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  • Create Your Light: pet photography with Sarah Click

  • As lockdown brought with it a new way of life for most, many will have never been more grateful to have a furry friend by their side.

    We spoke to passionate animal photographer Sarah Click for the latest edition of #CreateYourLight on pet photography. Having been fascinated by animals since she was a child, Sarah is all too familiar with the challenges this genre poses – after all, you can’t tell an animal where to sit or to smile for the camera. Here she shares her top tips on capturing ‘pawfect’ images.

    Understanding your camera is key

    Automatic mode works well if you’re just getting started with photography, but once you’re familiar with the manual settings you will really see the benefits of understanding your camera. Knowing the implications of aperture, ISO and shutter speed, and how they all work together, is key.

    However, for those starting out, and especially for moving subjects, I would suggest using Auto-ISO. This will help protect against massive over or under exposure if, for example, the light situation changes quickly while working with the fixed values on exposure and aperture.

    Personally, because of pets’ quick movements, I always make sure to set the shutter speed fast enough. I prefer to shoot at least 1/1000s. For action shots I like having the shutter speed at 1/1600s – that way you’ll be able to freeze every single movement with your camera.

    To get the beautiful, creamy bokeh effect in the background, I usually set the aperture at f/1.8 but when you are shooting your pet in action, I recommend setting the aperture at f/2.5. This will reduce the bokeh effect, which means even if you didn’t quite nail setting the focus directly on the face, it won’t completely blur it out. This tip helped me save many great action shots!

    Also, don't worry about taking too many pictures. More is more in pet photography – just be sure to allow enough time to choose your favourites afterwards.

    Nikon Z 50 | AF-S NIKKOR 85mm f/1.8G | 85mm | f/1.8 | 1/3200s | ISO 320 | © Sarach Click/ @mausi.meow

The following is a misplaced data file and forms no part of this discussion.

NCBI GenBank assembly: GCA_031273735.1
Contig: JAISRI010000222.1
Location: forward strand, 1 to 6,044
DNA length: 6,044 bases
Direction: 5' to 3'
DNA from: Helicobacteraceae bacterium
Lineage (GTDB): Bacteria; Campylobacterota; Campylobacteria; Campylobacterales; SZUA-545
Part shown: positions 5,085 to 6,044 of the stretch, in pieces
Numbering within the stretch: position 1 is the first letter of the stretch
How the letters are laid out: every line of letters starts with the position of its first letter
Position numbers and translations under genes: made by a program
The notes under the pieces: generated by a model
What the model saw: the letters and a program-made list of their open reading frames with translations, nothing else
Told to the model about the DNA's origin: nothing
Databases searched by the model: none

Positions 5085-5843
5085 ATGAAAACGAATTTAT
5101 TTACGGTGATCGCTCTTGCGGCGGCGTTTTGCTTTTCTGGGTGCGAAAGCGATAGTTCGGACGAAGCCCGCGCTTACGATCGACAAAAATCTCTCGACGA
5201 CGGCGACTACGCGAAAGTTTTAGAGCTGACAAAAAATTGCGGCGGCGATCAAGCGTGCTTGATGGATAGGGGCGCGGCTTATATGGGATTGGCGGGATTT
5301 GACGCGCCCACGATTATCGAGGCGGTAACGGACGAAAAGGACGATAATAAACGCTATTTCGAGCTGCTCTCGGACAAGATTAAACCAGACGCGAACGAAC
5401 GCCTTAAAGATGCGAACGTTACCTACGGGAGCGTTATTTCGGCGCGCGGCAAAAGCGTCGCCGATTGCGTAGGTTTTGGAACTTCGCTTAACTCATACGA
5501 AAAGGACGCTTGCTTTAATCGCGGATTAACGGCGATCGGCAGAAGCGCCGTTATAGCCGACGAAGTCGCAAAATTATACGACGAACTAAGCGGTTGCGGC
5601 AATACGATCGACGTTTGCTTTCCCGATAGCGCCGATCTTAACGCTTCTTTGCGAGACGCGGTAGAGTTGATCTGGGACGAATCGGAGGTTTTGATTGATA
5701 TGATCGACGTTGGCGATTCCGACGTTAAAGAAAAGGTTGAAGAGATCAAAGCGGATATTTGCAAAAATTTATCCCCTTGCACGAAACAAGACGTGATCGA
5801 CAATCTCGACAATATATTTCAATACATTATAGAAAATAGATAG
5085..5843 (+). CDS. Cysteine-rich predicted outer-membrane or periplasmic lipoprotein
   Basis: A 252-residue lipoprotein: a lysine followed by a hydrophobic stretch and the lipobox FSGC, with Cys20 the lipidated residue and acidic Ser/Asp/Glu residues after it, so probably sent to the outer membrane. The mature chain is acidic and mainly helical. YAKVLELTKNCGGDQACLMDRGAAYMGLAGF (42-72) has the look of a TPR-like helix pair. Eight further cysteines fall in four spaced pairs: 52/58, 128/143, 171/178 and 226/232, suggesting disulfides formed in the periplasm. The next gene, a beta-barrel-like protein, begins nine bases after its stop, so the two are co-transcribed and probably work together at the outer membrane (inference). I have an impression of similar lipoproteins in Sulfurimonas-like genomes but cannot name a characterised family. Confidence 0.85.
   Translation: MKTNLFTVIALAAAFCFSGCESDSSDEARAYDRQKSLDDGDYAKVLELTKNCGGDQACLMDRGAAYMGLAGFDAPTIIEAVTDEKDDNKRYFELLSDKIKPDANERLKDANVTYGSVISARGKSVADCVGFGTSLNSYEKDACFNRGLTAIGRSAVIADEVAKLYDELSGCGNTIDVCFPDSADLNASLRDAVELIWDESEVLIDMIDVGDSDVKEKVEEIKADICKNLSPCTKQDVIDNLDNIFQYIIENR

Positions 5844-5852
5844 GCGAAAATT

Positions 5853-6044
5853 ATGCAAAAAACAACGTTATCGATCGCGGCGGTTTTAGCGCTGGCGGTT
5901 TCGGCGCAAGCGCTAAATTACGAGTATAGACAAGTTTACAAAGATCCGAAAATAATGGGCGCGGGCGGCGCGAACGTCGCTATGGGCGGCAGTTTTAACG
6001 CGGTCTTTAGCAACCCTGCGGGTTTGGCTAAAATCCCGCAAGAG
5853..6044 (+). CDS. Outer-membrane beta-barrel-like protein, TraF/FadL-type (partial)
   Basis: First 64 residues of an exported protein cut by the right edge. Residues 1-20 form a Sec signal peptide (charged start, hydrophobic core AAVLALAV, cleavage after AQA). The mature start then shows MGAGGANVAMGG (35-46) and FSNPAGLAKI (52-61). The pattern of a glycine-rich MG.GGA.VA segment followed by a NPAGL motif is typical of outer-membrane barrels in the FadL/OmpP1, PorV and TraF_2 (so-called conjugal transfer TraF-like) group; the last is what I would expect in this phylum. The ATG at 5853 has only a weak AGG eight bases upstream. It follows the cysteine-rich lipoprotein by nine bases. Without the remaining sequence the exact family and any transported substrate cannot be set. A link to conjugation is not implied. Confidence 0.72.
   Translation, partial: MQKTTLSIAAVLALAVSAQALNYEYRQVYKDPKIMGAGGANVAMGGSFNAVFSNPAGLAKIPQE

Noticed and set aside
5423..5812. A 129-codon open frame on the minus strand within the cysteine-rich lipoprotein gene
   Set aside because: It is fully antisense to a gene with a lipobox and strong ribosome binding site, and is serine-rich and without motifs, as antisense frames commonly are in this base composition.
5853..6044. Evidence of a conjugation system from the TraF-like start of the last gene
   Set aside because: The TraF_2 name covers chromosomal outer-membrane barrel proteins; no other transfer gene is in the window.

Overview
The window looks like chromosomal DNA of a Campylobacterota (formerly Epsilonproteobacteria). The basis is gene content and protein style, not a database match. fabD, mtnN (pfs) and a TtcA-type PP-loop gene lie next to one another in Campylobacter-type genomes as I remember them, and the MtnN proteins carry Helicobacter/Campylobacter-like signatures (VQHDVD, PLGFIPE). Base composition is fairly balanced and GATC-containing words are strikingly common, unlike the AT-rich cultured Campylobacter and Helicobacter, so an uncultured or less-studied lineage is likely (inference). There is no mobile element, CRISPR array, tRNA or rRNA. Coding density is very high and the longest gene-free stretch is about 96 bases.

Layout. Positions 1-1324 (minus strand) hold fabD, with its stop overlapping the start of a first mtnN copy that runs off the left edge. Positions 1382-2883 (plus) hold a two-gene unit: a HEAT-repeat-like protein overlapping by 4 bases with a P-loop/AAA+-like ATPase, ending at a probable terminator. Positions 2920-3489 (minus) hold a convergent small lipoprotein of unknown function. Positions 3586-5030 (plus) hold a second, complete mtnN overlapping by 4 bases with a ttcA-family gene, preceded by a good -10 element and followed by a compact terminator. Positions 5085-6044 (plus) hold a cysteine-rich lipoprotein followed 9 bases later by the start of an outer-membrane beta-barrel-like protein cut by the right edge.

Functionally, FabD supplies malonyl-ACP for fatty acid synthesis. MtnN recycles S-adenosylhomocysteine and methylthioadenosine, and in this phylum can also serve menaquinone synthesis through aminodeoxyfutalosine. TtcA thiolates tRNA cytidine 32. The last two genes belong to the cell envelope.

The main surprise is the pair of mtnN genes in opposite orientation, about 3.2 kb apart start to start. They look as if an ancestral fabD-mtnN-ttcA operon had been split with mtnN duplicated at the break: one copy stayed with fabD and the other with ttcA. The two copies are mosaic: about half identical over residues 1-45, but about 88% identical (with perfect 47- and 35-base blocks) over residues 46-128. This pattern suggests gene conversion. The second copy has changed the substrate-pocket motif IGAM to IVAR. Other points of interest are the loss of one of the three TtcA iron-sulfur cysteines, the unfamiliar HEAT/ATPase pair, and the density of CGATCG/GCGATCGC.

Nikon D7500 | AF-S NIKKOR 85mm f/1.8G | 85mm | f/1.8 | 1/1600s | ISO 160 | © Sarach Click/ @mausi.meow

    Attention!

    Side profile pictures of pets are beautiful, but when you get them to look straight into the camera it’s a whole other level. To get my cat’s attention I often swing toys above the camera or shake a treat bag.

    When pets haven’t been photographed before, they already look fascinated when I release the camera shutter. My cats are used to being in front of the camera so it can be hard to get them to look into the lens. In that case I make some weird noises, funny moves and it usually works!

    Another key element is getting your pet’s full cooperation! My cats’ favourite treats are usually enough to keep them happy. But don’t forget to give your pets a break and don’t photograph them for too long in one sitting.

    The importance of perspective and light

    Photographing at your pet's eye level will bring out its unique personality and the viewer will see more details.

    When shooting outside, always avoid direct sunlight or you risk your images being overexposed. My favourite weather conditions are slightly cloudy days when I don't get the harsh sunlight and shadow contrasts. If you're planning to shoot on a sunny day, make sure to do it either in the morning or evening – not when the sun is up high.

    If you still want to take photos when the sun is out, don’t photograph with a fully opened aperture or set the ISO too high. I like having the aperture between f/2.2 and f/3.2 and ISO between 100 and 200 to help avoid overexposure.

    During lockdown I was experimenting with photographing my pets indoors and I always made sure to shoot near a window to get enough light. If you can’t find a light enough spot in your house, a softbox or another artificial light are good alternatives.

    Your starting kit